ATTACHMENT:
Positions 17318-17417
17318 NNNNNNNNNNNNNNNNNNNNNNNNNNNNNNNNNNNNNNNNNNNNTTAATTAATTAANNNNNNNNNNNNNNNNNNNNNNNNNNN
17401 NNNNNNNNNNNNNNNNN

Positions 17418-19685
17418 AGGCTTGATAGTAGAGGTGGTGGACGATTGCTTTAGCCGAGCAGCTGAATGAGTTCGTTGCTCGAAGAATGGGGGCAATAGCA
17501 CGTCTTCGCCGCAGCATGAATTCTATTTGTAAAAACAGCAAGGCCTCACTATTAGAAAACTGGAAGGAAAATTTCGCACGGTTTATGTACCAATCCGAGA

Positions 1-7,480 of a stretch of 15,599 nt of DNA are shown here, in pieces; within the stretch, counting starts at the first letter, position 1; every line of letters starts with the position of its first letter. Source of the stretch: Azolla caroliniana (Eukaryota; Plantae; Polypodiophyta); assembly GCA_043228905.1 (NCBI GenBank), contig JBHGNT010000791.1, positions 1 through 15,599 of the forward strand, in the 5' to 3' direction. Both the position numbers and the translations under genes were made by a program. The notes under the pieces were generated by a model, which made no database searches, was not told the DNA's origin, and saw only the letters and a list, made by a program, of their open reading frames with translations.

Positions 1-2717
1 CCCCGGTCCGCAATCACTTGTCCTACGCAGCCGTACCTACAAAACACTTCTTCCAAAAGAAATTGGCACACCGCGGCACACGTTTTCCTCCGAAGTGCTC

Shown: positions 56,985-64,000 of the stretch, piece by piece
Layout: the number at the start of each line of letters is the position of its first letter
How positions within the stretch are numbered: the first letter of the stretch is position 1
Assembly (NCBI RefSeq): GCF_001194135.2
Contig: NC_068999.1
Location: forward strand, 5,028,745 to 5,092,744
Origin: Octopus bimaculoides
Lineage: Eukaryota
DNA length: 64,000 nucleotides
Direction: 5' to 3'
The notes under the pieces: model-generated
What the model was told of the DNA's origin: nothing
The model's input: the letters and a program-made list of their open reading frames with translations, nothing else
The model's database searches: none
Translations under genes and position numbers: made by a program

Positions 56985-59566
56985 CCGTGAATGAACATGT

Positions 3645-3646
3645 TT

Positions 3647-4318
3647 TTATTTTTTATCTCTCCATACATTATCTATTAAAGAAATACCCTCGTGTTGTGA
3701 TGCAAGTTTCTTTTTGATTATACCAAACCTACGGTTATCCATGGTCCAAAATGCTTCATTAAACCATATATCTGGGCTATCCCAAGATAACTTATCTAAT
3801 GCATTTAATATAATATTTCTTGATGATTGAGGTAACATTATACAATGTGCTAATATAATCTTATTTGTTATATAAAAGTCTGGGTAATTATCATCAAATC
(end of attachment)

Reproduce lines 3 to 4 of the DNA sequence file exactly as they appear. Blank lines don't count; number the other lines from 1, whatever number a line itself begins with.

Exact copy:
17401 NNNNNNNNNNNNNNNNN

Positions 17418-19685